Overall Temperature: The Finnish Sauna Society recommends temps of 85-100°c at the bathers heads and at least 65°c at their feet – for health, enjoyment and hygiene. To insure this they often place thermostats for electric sauna heaters where they will best approximate the temp at users heads – typically on a wall 12” below the ceiling and 12-20” to the right or left of the heater.
Someone at Underwriter’s Laboratories in the U.S. appears to have decided that the highest temp for U.S. saunas is to be 90°c – and not at bathers heads but at the hottest point (3” below the ceiling directly over the heater). The result is maximums of 70-80°c at bather’s heads, 50-75°c at the sitting bench and 35-70°c at the foot (lower) bench. These temps are much lower than recommended for health and enjoyment. Most concerning though is that these temps are too low to provide for very critical hygiene. Saunas are breading grounds for mold and bacteria, the high heat and resulting low humidity is needed to kill them. The bad air we experience in the U.S. is not just suffocatingly high CO2 but mold and other stuff allowed to grow because of limitations on proper temperatures. Lower temps may also cause some people to stay in longer and so exacerbate our CO2 problems. In their ignorance of sauna, this person at UL is likely making our saunas actually less safe and less healthy.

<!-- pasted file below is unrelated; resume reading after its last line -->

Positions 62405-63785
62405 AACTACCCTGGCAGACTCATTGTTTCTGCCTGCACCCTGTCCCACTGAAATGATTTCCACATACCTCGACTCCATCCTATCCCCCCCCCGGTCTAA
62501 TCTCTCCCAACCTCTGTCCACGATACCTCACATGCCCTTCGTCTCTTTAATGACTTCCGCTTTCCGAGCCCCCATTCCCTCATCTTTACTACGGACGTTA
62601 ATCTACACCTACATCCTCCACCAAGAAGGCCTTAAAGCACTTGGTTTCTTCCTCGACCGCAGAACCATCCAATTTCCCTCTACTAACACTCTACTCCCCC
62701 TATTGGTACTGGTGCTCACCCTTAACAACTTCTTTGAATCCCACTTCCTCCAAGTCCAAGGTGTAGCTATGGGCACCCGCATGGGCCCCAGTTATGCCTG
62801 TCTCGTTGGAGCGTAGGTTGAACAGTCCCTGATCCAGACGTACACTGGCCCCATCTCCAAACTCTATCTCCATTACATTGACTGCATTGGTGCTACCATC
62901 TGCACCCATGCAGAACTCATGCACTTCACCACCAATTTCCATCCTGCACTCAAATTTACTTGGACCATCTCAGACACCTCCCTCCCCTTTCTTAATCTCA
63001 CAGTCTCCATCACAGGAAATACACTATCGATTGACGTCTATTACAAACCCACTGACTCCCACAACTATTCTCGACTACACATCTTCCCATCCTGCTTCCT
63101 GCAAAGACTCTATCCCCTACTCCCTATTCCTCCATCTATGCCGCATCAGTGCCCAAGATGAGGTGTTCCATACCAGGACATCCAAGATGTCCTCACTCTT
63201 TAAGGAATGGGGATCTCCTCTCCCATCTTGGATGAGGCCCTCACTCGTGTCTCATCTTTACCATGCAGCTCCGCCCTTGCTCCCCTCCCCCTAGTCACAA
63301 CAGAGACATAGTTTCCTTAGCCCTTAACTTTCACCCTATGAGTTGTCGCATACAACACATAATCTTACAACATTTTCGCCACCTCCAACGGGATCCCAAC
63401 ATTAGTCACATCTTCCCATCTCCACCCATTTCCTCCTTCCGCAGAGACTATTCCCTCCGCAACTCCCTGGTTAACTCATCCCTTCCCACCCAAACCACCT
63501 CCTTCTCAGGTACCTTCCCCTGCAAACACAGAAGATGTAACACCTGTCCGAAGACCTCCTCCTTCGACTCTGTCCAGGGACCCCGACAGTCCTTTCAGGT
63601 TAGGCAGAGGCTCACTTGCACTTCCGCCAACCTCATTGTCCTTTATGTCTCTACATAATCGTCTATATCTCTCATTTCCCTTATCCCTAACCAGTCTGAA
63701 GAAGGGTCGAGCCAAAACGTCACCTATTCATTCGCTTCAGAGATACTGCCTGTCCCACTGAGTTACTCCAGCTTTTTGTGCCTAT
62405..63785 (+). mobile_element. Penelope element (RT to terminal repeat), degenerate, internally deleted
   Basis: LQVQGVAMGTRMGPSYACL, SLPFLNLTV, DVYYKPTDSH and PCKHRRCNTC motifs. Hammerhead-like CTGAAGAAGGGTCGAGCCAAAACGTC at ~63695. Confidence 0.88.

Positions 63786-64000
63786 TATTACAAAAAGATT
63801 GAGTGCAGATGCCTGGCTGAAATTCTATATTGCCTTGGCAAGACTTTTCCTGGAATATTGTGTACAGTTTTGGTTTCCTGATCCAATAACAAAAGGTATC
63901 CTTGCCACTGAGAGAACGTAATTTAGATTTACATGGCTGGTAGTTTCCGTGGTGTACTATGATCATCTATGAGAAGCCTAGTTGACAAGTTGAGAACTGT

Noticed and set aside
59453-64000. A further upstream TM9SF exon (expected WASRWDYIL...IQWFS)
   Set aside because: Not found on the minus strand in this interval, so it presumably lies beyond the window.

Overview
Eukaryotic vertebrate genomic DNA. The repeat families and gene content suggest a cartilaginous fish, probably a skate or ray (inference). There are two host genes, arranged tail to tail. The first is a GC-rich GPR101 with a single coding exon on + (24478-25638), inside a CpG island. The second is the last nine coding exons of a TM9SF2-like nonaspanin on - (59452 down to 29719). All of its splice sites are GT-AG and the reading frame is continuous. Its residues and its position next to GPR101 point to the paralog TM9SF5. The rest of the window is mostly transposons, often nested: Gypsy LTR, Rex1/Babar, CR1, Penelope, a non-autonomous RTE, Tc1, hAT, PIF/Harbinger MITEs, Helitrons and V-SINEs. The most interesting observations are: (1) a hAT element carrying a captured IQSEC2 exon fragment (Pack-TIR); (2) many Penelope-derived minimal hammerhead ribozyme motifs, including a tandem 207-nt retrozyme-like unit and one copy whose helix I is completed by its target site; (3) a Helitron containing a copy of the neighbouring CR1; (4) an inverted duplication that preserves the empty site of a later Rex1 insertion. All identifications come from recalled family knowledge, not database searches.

It’s also important that we remember to fully warm up our sauna’s because not doing this means that we miss out on important heat radiation.
Temperature Stratification: Sauna should ideally be about the same temp from head to toe. Traditionally this has been partially accomplished by having the foot bench at or slightly above the top of the rocks. The temperature differentials are much less above the top of the rocks (12°c in mine) than below (39°c in mine). New ventilation strategies such as mechanized exhaust below the benches are also improving on this.
A major sauna manufacturer wanted me to build just such a warm room with bad air. I and my dealer (thanks Devin and Jey) had to fight them every step of the way as they wanted the benches too low, overall temps too low and a ventilation system that doesn’t ventilate well resulting in high levels of CO2.